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All About Electric Superchargers

Brent Dunn
by Brent Dunn
October 18, 2014
2 min. Reading Time
2015 vw golf engine

2015 vw golf engine

Forced induction is not new to the automotive world. Superchargers were first used on internal combustion engines in the late 19th century, and were first used on race cars in the early 20th century. Superchargers are normally powered by a pulley driven by a belt running over the crankshaft pulley. The pulley in turn spins an impeller, which moves the air. Turbochargers were invented in the early 20th century, but were mostly used on airplanes, and then in ships and locomotives. Turbos are powered by the engine’s exhaust gases, which turn a turbine, which in turn rotates a compressor, which moves the air.

Though they differ in how they accomplish their goal, both turbochargers and superchargers are used to force more air into the engine, which means that more fuel can be added, resulting in additional power. Both have advantages and disadvantages, with turbochargers generally being more efficient, especially at higher RPM and superchargers often producing more power at lower RPM with less lag. While there are ways to mitigate these problems (anti-lag systems for turbos and bypass valves for superchargers, for example), several manufacturers, including Volkswagen with their 1.4 litre TSI and Lancia with their Delta S4 Stradale (and their Delta S4 Group B rally car) have used engines with a combination of both turbocharging and supercharging to create wide powerbands.

The newest type of forced induction is the electric supercharger. These have been available for a few years, and a wide variety can be found inexpensively on eBay (for as low as $39.99 at the time this article was written). Most of these units are basically fans in a small tube, and tests show that they can at best increase performance by a couple of horsepower at lower RPM, and at worst significantly decrease horsepower, especially at higher RPM when they just can’t keep up with the engine’s massive demand for air.

Recently, however, more powerful units have been developed by companies such as Aeristech, Controlled Power Technologies, and Valeo. These look similar to centrifugal type superchargers, but with the addition of a powerful electric motor instead of a pulley to turn the impeller. They are usually designed to run on 48 volt electrical systems (often found in hybrids and a few mild hybrids), and some are water cooled to help dissipate the heat generated by the electrical power consumed. Even these more powerful electric superchargers are meant mainly for use at lower engine speeds.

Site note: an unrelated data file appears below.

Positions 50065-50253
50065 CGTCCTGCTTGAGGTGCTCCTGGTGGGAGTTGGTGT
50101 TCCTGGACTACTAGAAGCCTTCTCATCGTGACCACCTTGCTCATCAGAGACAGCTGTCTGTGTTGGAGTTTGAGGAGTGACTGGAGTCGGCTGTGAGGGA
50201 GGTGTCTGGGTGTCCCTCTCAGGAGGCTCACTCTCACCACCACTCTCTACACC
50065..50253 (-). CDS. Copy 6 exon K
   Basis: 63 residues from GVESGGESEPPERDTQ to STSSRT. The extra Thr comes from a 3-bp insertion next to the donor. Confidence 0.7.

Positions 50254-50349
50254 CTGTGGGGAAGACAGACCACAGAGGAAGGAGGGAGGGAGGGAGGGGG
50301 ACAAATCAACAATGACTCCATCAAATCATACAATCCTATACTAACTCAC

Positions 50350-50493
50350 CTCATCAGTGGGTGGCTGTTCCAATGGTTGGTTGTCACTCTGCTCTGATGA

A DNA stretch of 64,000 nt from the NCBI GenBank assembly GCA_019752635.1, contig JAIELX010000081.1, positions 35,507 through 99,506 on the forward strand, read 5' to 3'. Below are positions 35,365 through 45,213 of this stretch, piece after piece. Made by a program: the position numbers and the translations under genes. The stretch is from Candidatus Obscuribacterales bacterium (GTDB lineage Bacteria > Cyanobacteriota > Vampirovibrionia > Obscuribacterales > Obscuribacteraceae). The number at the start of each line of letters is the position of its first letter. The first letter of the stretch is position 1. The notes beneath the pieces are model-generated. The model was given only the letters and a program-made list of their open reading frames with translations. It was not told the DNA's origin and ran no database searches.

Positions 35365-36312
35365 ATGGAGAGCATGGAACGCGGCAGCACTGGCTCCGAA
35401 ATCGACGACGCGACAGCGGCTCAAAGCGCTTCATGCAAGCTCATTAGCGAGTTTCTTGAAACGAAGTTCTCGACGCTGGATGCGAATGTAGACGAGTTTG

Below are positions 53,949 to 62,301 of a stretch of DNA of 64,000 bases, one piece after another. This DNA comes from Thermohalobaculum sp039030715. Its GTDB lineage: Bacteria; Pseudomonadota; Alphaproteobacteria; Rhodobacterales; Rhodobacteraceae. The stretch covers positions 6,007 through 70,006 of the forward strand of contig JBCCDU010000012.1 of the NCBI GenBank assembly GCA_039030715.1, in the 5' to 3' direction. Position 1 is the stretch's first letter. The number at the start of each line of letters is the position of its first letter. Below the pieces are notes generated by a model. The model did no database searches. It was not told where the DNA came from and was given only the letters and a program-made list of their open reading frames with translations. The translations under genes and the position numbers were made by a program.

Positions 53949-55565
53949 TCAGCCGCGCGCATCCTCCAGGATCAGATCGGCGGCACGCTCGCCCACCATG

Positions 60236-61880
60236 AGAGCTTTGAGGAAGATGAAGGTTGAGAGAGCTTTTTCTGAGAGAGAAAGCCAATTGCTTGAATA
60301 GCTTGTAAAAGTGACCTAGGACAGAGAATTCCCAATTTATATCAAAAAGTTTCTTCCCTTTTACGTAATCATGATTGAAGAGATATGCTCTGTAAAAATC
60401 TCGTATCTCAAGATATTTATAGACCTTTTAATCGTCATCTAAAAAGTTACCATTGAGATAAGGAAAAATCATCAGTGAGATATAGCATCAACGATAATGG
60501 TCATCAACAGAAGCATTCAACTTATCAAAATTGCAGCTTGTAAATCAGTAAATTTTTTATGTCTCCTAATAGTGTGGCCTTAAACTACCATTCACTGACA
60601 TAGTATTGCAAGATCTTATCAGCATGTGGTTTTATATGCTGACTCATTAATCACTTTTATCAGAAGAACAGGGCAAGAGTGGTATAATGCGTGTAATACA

Audi has presented two concepts that feature electric superchargers and 48 volt electrical systems and qualify as mild hybrids, the A6 TDI and the RS 5 TDI. In Paris, KIA showcased the Optima T-Hybrid Concept, powered by a 1.7 liter CRDi engine that uses both an electric supercharger as well as a small electric motor, all powered by 48 volt lead carbon batteries. All of these vehicles use the electric supercharger to reduce turbo lag and improve their diesel engine’s power and response at lower RPM, and then use a traditional turbocharger for higher RPM, once the turbo is up to speed.

None of these new electric superchargers seem to be currently available on the aftermarket, and if you do manage to find one, don’t expect it to be cheap. Traditional superchargers can cost thousands of dollars, and they don’t have a powerful electric motor strapped to them. Then, you’d also have to design a 48V electrical system for your car...



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